Violence and abuse against persons with disabilities must be recognized as such, and person’s perpetrating these acts must be prosecuted. We believe that Article 12 should include a reference to this effect. We would like to draw your attention to the proposed new article on Access to Justice, paragraph 1(e) in the text prepared by the International Disability Caucus. We find that this paragraph is better placed in article 12 and is attached for your reference.
We also believe that with regards to the prohibition of medical experimentation without consent and forced interventions and institutionalization, the Convention must be unequivocal. Such acts are always a violation of the person’s mental and physical integrity and it is unacceptable for the Convention to permit forced interventions of any kind.
- Draft proposal
6. States Parties recognize that persons with disabilities may be at greater risk, both within and outside the home, of all forms of violence and abuse. Violence and abuse is understood to include hate, bias, harassment, victimization, violence, injury, physical or mental and emotional or sexual abuse, neglect or negligent treatment, maltreatment or exploitation, including sexual and economic exploitation. States Parties shall, therefore:
(a) Take all appropriate legislative, administrative, social, educational and other measures to protect persons with disabilities, both within and outside the home, from all forms violence and abuse.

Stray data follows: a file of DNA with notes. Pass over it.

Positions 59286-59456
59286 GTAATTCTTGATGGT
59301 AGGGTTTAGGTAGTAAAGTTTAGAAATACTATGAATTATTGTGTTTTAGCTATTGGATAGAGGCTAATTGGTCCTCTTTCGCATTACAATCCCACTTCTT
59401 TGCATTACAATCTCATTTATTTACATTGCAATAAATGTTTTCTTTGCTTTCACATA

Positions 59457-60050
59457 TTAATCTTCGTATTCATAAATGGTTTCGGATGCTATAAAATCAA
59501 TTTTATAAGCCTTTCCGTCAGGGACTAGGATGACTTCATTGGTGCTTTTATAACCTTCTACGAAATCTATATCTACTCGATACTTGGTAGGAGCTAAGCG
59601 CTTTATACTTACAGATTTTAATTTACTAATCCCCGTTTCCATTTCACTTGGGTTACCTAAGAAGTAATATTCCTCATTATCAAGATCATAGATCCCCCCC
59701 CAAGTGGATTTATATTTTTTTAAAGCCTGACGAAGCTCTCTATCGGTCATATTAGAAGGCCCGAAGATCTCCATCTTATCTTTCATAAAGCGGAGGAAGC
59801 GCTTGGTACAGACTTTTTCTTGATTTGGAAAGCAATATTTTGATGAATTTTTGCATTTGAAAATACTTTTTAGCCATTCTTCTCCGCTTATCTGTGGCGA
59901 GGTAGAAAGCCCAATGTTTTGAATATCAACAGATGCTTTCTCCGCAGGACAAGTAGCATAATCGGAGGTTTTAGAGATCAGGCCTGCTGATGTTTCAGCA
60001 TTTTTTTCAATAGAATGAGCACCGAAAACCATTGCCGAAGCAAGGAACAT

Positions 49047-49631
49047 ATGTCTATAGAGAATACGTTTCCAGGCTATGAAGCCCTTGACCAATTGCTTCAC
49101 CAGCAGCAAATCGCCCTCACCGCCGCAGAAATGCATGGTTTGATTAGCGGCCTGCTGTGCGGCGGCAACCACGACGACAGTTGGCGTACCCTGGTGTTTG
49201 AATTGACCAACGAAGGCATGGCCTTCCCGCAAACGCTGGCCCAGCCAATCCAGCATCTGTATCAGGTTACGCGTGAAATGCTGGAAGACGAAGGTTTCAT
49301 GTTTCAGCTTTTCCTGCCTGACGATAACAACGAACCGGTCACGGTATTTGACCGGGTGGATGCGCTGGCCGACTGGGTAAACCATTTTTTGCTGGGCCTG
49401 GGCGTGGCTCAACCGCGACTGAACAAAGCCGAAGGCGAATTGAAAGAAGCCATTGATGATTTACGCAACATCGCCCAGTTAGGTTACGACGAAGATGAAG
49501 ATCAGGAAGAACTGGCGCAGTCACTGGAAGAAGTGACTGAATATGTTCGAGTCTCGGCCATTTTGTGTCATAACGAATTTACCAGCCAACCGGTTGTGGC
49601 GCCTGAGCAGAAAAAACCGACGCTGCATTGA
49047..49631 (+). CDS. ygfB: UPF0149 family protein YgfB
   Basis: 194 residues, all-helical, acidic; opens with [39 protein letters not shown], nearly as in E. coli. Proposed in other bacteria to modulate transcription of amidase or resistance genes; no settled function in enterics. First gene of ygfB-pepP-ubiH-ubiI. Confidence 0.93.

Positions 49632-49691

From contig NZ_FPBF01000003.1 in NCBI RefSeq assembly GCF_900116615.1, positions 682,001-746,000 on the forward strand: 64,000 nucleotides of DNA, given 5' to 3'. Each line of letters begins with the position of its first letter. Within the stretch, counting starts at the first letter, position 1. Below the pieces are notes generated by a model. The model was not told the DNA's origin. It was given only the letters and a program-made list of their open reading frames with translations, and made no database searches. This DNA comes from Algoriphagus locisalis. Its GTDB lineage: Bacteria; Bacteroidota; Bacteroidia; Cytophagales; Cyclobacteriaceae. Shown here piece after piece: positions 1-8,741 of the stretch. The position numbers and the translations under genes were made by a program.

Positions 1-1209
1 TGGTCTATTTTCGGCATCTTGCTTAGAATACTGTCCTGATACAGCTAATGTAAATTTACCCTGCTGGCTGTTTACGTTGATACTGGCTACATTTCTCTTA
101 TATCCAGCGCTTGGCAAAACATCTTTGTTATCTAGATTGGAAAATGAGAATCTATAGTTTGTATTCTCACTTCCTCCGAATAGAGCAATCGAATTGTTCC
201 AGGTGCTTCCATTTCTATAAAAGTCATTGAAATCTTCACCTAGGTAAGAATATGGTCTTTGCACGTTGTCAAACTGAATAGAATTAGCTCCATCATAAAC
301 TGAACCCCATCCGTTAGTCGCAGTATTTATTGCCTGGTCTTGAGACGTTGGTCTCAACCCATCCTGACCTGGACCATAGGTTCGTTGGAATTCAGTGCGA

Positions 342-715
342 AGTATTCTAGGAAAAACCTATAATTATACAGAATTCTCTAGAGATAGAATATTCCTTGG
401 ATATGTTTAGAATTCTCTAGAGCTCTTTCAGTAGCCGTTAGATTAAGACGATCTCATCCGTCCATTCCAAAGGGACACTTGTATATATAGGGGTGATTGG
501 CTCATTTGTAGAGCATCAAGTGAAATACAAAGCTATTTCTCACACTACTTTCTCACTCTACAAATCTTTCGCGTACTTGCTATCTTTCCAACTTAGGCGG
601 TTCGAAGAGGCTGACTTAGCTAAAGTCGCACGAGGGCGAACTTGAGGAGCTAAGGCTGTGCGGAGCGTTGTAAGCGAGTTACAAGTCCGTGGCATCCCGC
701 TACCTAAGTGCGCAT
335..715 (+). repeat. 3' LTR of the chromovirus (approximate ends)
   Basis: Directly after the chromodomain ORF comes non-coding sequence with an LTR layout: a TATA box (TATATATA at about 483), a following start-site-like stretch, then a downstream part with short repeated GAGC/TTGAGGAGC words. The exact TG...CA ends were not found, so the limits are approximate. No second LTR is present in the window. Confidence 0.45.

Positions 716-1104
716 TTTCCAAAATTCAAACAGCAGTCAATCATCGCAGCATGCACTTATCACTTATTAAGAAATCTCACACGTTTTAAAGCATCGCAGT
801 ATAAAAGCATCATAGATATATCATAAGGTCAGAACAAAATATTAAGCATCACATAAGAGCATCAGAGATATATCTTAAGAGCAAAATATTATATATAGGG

(b) Secure the equal rights of children to protection from all forms of violence and abuse.
(c) Prohibit, and protect persons with disabilities from abduction, and any forced interventions or forced institutionalisation aimed at correcting, improving, or alleviating any actual or perceived impairment.
(d) Reaffirm that persons with disabilities have the right to make choices about their own bodies and shall prohibit forced sterilization or abortion.
(e) Provide information, support and education to persons with disabilities, their families, and persons working with persons with disabilities about how to avoid, recognize, report, and seek protection from violence and abuse.
(f) Ensure that facilities and programmes, both public and private, where persons with disabilities live or receive services, are effectively monitored by independent authorities, which shall include persons with disabilities, to prevent the occurrence of violence and abuse.
(g) Where persons with disabilities are the victim of any form of violence and abuse, States Parties shall take all appropriate measures to promote their physical and psychological recovery and social reintegration which shall at all times respect personal autonomy and dignity of the persons concerned.
(h) Ensure the identification, reporting, referral, investigation, treatment and follow-up of instances of violence and abuse, and the provision of protection services and, as appropriate, judicial involvement.